Housing into Work pilot expanded to help more residents

Published: Thursday 10th October 13

A pilot scheme in which young people who are in need of housing and actively seeking full-time work are given the keys to their own council home is being opened up to support even more people.

Wandsworth Council’s Housing into Work pilot is the first instance of a council making it conditional that a resident in line for help with their housing is seeking or securing work.

Initially, the pilot was designed to prioritise local residents aged between 18 and 24, registered unemployed, and who are registered and accepted as a priority applicant for social housing in the borough.

However, the council has decided to move Housing into Work on by broadening the eligibility criteria to help more residents take a step closer to achieving their goals in life.

Going forward, the pilot’s age range will increase to include 18 to 30-year-olds and there will be greater scope to enable people who have part-time employment to apply to take part.

Individuals who work up to and including 16 hours per week and who are or are able to claim Job Seekers’ Allowance will be eligible for the scheme under the changes.

Wandsworth’s housing spokesman, Councillor Paul Ellis, said that a wider section of the community will now have the opportunity to benefit from the pilot, which has identified 20 council homes for use in the scheme along with several properties owned by registered social landlords.

He said: “The first participants to sign up to Housing into Work are on the programme and due to move into their council-let homes in the coming months.

“We’ve decided to expand the pilot to make sure we’re supporting as wide a range of people as possible. In addition to helping residents aged 25 to 30 access housing, we’re also including those who may have a few hours work a week but could have the opportunity to increase their hours and earnings.

“This scheme represents a wonderful opportunity for young people out of work or working only a few hours to receive help accessing training and employment opportunities at the same time as being given somewhere to live.

“In order to constructively help our residents, we believe we need to be doing more than just offering a set of keys to a property – and instead consider how we can link that to helping our residents achieve other goals, including gaining new skills and employment.”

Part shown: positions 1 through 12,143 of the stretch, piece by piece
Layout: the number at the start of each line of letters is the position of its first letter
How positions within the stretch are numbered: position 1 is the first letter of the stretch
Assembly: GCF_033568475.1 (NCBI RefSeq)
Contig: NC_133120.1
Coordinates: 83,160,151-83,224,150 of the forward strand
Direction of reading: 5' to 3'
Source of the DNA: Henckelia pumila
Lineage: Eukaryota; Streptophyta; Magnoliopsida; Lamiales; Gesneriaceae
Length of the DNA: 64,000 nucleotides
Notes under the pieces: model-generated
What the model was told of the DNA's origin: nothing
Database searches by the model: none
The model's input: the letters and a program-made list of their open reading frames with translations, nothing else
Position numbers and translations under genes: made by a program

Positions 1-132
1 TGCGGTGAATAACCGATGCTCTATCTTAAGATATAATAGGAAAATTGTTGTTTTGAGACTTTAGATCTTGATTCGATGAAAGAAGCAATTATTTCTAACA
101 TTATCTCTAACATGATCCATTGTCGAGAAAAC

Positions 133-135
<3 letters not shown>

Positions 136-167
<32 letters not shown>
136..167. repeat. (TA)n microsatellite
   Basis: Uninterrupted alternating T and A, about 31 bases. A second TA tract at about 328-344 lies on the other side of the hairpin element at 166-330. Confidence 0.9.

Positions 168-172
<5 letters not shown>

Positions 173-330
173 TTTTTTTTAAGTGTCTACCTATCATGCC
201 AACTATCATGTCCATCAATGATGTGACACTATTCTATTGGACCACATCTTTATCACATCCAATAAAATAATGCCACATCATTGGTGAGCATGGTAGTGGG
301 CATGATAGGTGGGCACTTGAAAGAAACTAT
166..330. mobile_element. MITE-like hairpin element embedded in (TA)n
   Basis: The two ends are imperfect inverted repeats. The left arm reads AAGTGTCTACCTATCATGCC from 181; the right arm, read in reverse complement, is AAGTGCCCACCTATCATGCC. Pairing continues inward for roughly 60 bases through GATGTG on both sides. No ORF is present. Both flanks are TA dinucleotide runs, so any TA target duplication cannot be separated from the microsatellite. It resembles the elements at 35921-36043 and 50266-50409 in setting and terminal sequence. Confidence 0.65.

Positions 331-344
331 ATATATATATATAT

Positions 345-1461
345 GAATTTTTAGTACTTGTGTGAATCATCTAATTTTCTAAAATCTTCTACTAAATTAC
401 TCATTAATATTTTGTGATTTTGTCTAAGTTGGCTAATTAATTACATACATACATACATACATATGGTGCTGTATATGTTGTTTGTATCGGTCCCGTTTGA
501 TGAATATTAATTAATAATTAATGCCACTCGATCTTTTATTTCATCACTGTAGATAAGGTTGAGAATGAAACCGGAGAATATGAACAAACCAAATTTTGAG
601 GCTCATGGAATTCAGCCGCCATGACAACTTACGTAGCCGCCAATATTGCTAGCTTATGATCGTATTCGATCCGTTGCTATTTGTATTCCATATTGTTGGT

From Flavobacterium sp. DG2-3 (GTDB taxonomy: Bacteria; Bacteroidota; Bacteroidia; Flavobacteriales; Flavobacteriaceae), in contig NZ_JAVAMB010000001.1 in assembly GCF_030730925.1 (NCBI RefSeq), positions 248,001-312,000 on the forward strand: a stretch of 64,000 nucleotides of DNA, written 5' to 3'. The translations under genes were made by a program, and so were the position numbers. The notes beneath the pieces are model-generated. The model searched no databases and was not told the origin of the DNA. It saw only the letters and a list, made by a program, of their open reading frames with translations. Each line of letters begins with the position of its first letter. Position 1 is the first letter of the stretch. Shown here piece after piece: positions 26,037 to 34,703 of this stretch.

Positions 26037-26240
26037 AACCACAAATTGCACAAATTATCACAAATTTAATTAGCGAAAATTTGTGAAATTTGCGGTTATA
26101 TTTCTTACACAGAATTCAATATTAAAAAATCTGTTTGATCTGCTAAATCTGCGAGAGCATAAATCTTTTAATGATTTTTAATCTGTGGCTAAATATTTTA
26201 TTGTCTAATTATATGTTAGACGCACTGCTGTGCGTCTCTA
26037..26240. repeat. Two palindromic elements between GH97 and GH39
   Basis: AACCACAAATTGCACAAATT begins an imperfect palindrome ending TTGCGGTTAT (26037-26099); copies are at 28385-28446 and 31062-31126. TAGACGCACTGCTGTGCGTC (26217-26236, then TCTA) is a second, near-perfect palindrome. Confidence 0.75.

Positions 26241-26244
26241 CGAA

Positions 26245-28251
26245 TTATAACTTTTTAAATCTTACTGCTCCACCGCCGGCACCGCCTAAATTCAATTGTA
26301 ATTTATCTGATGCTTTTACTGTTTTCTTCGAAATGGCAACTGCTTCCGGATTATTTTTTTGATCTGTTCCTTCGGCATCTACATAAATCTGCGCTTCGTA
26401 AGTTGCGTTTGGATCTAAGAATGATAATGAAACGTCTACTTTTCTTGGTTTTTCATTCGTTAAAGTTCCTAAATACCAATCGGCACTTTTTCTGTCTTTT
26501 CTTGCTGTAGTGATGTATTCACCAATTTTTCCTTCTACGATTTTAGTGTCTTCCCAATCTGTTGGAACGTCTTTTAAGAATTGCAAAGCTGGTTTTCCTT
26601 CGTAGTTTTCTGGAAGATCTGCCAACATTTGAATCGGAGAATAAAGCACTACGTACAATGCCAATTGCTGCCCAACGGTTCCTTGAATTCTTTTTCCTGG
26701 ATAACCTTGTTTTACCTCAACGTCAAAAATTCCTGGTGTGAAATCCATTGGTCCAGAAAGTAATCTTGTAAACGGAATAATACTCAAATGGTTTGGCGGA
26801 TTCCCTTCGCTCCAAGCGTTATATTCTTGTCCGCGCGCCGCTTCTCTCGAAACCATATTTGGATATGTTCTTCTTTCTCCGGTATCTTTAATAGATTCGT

As part of their tenancy agreement, those residents taking part in the pilot will move into a studio or one bedroom council home on the condition they are or have taken steps that make them work ready, find work or increase their hours. Those failing to stick to their side of the bargain will face the prospect of losing their home at the end of their two year fixed term tenancy.

Over the course of the programme, residents will attend meetings with a council liaison officer, engage in training/voluntary work/placements and interviews and generally become ‘work prepared’ and gain employment.

They will undergo periodic reviews with their designated liaison officer in order to make sure they are on the right track and address any concerns or problems they might be experiencing.

Cllr Ellis said: “The pilot is not designed to penalise people who are made redundant or cannot find a job – it will help those willing to get into employment and only penalise those who can't be bothered to make the effort.

“The council’s wider aim is to give a higher priority to low income working families when it comes to allocating council properties. It should be fairer and easier for working families to be given council accommodation.”

The rules of the pilot will only apply to selected new tenancies - current tenants would not be affected.

Last month, the council launched a new local recruitment service called Wandsworth Work Match, which is helping unemployed borough residents secure new jobs, apprenticeships and training roles. Participants in the pilot will be able to benefit from this service.

Battersea Power Station, St James Group, Ballymore, Sainsbury's, Homebase and Wandsworth Council are now filling vacancies through the service along with local hairdressers, independent shops and a number of large retailers.

The Work Match team supports candidates through the application process - including help with CVs and interview skills - to give them the best chance of success.

They will also help unemployed local people find any pre-job training and support they need to get ready for the workplace.

The service works closely with Job Centre Plus, community organisations, local colleges and schools to provide a joined up support network.

ENDS

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